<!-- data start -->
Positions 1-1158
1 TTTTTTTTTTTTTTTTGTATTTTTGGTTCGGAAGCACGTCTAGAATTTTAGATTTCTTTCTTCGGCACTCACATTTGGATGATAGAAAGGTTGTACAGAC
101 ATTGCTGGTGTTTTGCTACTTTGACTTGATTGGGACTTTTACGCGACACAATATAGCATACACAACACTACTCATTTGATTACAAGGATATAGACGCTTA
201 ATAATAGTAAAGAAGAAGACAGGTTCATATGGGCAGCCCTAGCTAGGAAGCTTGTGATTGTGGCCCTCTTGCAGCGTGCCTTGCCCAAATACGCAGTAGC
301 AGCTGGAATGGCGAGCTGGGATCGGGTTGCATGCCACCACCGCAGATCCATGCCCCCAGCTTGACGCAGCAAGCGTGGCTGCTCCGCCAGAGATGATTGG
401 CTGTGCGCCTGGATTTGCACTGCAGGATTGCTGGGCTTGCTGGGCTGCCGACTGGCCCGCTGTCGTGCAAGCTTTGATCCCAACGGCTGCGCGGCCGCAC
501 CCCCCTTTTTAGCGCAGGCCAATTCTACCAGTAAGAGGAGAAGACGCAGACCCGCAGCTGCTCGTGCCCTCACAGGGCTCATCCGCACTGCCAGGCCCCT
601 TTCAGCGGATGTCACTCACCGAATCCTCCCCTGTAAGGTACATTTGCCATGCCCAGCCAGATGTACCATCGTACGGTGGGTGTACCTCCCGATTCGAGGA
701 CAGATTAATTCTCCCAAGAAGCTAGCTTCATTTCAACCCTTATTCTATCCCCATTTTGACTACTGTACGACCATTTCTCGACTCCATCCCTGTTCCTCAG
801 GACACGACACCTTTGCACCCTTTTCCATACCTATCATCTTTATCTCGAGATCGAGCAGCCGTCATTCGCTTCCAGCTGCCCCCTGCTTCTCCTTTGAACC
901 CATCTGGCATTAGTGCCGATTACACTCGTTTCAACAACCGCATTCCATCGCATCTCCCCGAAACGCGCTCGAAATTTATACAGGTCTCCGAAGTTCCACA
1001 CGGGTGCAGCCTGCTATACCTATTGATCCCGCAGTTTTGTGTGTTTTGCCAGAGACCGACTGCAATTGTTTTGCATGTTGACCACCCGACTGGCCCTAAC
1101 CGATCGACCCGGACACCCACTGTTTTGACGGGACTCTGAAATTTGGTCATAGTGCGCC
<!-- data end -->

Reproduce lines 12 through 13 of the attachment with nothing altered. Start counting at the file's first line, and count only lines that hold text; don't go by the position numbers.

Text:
1001 CGGGTGCAGCCTGCTATACCTATTGATCCCGCAGTTTTGTGTGTTTTGCCAGAGACCGACTGCAATTGTTTTGCATGTTGACCACCCGACTGGCCCTAAC
1101 CGATCGACCCGGACACCCACTGTTTTGACGGGACTCTGAAATTTGGTCATAGTGCGCC